Two Hours at Highland Capital

Anyway you slice it, getting a meeting with a leading VC is tough, and getting to spend an hour plus is almost impossible. Yet as members of the BC Grad Tech Club and the overall BC Community, we have had the great fortune of having it become almost commonplace.  Only a few weeks ago, we were able to spend an hour with Spark Capital’s Bijan Sabet, and a number of our student entrepreneurs recently discussed business ideas 1:1 with Highland General Partner and BC Alum Peter Bell.

Last Friday was no exception as a group of us were fortunate enough to spend almost two hours in Highland’s Cambridge office on the top floor of One Broadway.  BC Alumni Dan Nova and Chris Protasewich hosted us, answered our questions, and dropped some serious knowledge.  While my notebook contains several pages of scrawled notes, I’ll do my best to distill it down to my impressions of a few key takeaways.  A huge thanks to Dan and Chris as well as the whole Highland team for being such staunch supporters of the school and our programs!

highland

Key Take-Aways

On what type of companies they look for and fund:

  • Highland is looking for revolutionary companies that seek to reshape an entire industry such as Uber with transportation, HourlyNerd with Consulting, and Rent the Runway with high end fashion.
  • This requires founders with big ambitions who are a little bit crazy.  In often cases, these are people with goals to start a movement or reinvent the future.  For successful entrepreneurs, opportunities to make a few million by selling early can be hard to say “no” to but can also hamper the potential of a company.

On Highland’s People First Approach

  • Highland evaluates opportunities with a People, Market, Product, and Deal Terms approach-in that order.  They sees themselves as selling a relationship based on trust and value-add and therefore the most important element is people.
  • Highland looks for solid, smart, and hard-working people.  They believe that if they find the right people, they will be able to adjust successfully to the changing market.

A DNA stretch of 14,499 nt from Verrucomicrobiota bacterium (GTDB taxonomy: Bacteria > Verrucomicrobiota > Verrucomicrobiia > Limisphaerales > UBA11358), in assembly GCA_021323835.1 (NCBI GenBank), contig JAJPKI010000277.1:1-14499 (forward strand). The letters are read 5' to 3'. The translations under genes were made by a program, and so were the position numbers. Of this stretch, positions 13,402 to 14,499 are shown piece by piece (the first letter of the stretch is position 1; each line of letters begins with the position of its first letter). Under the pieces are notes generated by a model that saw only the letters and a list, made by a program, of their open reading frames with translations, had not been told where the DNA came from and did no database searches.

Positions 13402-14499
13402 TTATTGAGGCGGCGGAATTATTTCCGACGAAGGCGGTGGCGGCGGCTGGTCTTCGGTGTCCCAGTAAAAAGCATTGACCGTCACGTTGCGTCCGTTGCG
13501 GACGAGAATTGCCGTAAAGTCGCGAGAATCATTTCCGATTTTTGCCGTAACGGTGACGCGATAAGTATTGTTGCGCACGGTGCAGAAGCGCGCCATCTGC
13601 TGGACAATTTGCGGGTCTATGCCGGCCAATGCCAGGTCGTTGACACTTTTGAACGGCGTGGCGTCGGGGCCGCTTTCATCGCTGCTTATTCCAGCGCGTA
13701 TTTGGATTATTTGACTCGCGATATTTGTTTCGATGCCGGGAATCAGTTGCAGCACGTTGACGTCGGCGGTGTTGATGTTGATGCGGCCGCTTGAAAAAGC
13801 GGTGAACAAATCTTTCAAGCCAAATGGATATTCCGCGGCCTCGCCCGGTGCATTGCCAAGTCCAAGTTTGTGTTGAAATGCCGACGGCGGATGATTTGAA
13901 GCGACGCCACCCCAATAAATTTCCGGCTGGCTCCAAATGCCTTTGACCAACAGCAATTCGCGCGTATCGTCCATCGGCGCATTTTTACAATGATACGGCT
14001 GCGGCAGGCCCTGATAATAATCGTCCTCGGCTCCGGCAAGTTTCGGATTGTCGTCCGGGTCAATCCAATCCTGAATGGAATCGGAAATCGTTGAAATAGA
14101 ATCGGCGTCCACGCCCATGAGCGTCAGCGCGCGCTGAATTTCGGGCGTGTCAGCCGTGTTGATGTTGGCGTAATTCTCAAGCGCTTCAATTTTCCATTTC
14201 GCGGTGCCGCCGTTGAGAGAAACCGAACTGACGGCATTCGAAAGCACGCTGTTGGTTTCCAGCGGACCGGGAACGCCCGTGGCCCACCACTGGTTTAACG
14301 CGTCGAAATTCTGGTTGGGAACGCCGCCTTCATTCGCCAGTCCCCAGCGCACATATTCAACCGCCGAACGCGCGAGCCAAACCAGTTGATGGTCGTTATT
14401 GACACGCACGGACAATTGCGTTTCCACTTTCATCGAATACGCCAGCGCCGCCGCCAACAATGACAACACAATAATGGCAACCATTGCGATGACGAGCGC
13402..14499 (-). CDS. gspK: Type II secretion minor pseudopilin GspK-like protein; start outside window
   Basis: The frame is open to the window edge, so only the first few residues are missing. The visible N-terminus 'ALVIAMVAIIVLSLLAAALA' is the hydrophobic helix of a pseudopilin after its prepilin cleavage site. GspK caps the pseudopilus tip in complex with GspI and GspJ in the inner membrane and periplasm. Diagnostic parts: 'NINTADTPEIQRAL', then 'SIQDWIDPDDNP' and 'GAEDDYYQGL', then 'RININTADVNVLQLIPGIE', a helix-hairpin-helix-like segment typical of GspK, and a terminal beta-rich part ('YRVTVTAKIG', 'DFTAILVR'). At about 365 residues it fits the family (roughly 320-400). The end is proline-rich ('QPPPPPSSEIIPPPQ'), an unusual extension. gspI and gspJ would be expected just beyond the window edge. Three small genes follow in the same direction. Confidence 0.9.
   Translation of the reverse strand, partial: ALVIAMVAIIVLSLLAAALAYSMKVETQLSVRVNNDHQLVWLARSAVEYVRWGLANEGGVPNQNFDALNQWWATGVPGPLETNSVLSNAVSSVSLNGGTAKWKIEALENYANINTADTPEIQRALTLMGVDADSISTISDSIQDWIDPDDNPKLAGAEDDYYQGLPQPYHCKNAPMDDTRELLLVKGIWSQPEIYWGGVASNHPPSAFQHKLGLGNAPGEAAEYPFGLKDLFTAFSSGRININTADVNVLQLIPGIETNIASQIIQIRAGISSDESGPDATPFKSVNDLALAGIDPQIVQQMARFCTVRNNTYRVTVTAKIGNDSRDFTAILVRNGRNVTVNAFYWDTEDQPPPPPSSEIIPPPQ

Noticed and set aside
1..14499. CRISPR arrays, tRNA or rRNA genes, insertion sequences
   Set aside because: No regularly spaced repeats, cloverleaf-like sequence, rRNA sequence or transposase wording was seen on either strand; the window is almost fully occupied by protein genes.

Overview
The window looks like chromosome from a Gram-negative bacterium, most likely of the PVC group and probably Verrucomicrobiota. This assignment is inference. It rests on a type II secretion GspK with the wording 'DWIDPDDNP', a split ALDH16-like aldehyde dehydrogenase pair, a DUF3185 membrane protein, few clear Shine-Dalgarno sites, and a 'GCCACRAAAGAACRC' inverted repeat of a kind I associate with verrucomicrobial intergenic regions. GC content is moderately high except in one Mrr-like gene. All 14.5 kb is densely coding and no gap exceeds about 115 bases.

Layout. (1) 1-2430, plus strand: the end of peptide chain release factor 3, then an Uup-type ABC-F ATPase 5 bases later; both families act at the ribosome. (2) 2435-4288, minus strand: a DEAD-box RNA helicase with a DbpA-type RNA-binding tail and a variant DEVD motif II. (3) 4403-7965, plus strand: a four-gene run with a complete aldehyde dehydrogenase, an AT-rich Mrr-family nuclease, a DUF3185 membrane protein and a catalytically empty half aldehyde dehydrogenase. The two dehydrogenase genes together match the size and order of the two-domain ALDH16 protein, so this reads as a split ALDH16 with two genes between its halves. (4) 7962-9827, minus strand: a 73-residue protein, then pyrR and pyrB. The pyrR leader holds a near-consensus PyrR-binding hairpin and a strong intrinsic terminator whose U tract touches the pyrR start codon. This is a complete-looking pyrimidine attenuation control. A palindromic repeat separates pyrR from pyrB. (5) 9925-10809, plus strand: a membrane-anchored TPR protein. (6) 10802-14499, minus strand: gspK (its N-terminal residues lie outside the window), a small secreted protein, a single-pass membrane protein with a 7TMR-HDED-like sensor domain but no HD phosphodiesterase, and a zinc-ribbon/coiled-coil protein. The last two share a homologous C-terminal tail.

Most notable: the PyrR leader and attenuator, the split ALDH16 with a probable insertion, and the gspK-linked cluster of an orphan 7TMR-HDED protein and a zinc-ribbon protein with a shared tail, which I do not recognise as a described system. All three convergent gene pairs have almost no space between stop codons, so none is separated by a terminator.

• Of more than a thousand meetings each year, Highland will only fund about 15-20 companies after a great degree of due diligence on the people.  As Dan says, “There is no substitute for time when you are investing in a relationship.”
  • They look for people who can communicate well and honestly even when its bad news.  In Dan’s words, “We make a living dealing with bad news.”  Highland has a lot of experience and can often recognize patterns that allow them to provide sage advice as long as the founder comes to them honestly and in time to take action.

On Corporate Venture Funds

  • Dan is not personally a fan because there is often a disconnect in alignment between them and companies like Highland.
  • Corporate Venture groups move less slowly and they usually have a strategic interest that can alter the natural course of business development.

On Continued Investment

  • Highland recognizes that companies often require more than one infusion of cash, as a result they set aside a dollar for every dollar they invest initially to be used for further investment.  This allows the company to continue to support its portfolio companies as needed.

On the Future

  • “We are in the Golden Years of Major Marketplace Shifts.”  Transport, Housing, Fashion, Consulting, are all being rocked at the core and Dan believes this will continue to take place.  There are a lot of entrenched but ridiculously inefficient industries out there and the market and technology is now prime for disruption.  We can expect to see a lot more of this.
  • Immersive 3D Virtual Reality is here and will be huge.  Dan believes that the moment is here though he admits he is awfully bullish on it and my may be a bit early
  • VCs do not know all.  In an admirable moment of self honesty, Dan also admitted that VCs have a lot of experience and insight but certainly do not know all.  He asked about what are the most popular technologies on BC’s campus and was surprised to hear the anonymous social app Yik Yak was among the leaders.  He admitted he isn’t big on the anonymous thing, calling it “…the stupidest thing I’ve ever seen,” but appending his statement with “but I said that about Twitter…”

David LoVerme is a 2nd Year MBA at Boston College and the President of the Grad Tech Club

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